Why Tesla In China Is Much Harder Than It Sounds

China represents a car industry that is on the verge of exploding and represents one of Tesla’s most lucrative opportunities. There have been rumors flying back and forth of Tesla starting up production in China, but none of those ended up being true, and any future plans to open up shop might come harder than expected.

Tesla can continue importing cars to China, but in 2016, only 3.5% of new vehicles in China imported. This represents a very small opportunity for Tesla unless it produces out of China. Production is difficult because of a recent plan to halt issuing permits to produce electric vehicles (per Bloomberg):

“China plans to halt issuing permits to produce electric vehicles because of concern additional approvals may lead to a glut in the world’s biggest auto market, according to people with knowledge of the matter.

The National Development and Reform Commission, which oversees new investments in the auto industry, wants to evaluate the program after handing out 15 production licenses since March 2016…”

There are a number of hoops to jump through if you are a foreign OEM wanting to produce an electric vehicle in China:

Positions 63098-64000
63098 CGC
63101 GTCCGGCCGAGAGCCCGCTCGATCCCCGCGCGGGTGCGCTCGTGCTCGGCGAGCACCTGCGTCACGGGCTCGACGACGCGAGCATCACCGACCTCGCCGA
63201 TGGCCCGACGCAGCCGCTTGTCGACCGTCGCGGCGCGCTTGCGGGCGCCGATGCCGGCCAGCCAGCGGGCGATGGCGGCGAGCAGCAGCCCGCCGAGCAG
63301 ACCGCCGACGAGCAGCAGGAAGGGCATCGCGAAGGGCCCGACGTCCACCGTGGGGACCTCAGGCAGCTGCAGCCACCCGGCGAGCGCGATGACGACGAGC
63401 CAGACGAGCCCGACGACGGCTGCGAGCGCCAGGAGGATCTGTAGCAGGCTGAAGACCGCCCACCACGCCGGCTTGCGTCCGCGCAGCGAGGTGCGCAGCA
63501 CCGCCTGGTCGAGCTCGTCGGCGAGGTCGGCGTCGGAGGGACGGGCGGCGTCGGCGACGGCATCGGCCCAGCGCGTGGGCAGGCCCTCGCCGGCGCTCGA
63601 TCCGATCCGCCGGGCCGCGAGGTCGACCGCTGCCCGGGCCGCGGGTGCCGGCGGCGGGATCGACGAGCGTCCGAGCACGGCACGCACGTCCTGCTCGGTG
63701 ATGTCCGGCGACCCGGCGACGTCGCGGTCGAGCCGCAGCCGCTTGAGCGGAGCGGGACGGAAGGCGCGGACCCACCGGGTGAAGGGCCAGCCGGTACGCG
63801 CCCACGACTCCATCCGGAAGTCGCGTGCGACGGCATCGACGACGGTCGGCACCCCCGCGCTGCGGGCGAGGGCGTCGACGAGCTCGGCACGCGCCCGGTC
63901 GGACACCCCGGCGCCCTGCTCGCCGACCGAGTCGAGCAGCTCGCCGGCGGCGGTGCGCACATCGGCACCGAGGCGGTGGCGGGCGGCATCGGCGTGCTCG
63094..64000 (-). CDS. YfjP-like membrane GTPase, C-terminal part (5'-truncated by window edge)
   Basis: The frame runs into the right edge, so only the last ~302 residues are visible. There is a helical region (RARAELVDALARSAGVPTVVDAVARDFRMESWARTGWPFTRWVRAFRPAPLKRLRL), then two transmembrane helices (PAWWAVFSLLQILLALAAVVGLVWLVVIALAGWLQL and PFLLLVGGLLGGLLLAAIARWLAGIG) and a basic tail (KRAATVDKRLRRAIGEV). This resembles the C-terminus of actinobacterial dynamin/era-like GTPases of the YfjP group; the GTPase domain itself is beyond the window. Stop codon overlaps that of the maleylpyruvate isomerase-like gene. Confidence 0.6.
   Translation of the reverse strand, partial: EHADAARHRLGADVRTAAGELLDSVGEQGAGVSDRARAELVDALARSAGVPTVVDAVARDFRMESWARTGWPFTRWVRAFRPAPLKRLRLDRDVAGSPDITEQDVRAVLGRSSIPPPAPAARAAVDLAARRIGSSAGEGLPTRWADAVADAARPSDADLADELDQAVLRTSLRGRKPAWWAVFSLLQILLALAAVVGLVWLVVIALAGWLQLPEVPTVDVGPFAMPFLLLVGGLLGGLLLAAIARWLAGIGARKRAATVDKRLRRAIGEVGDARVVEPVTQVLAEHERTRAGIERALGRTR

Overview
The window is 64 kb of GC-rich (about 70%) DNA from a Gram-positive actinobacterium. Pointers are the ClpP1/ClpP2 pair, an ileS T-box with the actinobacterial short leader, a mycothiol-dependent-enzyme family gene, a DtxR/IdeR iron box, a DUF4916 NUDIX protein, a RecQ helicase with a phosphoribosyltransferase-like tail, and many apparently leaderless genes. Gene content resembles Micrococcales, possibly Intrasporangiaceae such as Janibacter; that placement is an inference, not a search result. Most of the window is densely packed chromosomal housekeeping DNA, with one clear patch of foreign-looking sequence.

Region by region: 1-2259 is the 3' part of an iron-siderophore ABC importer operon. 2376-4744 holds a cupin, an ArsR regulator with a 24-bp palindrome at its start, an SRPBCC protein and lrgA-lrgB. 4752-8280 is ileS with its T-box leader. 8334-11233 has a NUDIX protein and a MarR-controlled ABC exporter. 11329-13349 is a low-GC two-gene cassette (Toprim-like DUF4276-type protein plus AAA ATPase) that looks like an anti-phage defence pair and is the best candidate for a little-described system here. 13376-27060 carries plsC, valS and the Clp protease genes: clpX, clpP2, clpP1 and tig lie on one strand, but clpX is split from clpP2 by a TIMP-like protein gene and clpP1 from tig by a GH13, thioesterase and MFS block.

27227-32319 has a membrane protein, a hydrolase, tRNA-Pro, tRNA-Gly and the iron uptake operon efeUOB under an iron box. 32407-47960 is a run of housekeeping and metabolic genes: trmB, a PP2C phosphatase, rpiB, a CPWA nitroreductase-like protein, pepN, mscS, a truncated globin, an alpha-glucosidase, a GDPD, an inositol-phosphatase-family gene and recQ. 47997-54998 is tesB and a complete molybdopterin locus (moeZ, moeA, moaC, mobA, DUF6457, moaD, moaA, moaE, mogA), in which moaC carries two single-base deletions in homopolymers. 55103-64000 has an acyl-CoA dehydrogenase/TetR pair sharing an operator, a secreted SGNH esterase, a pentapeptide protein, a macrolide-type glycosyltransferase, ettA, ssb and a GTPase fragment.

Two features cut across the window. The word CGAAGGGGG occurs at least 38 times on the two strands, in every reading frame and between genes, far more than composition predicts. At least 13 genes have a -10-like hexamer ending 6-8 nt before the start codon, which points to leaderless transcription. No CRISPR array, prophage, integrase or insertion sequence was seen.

• No foreign OEM may produce a car in China on its own. An at least 50:50 joint venture with a domestic maker is needed. There is talk that this may change some day, but so far, it has not.
  • Then there is the “strong suggestion” by the Chinese government to sell that domestically produced electric vehicle under a new Chinese brand, owned by the joint venture. There is no foreign-branded EV made in China.
  • Then, to qualify for subsidies by the central government, the batteries used in the electric vehicle must be from an approved manufacturer
  • And finally, the joint venture must secure a long list of licenses. The toughest to get is the one from the National Development and Reform Commission [NDRC], essentially the state planner. According to the Bloomberg report, the NDRC stopped issuing these licenses, after handing out 15 of them since 2016. The Volkswagen/JAC JV was the last enterprise to get one.

  • China is the world’s largest EV market, but with hefty restrictions in place like these, who knows if Tesla will get a piece of the pie? Things may change at some point but as of now, it looks like Tesla is better off focusing on their India expansion.

    SOURCE | Forbes

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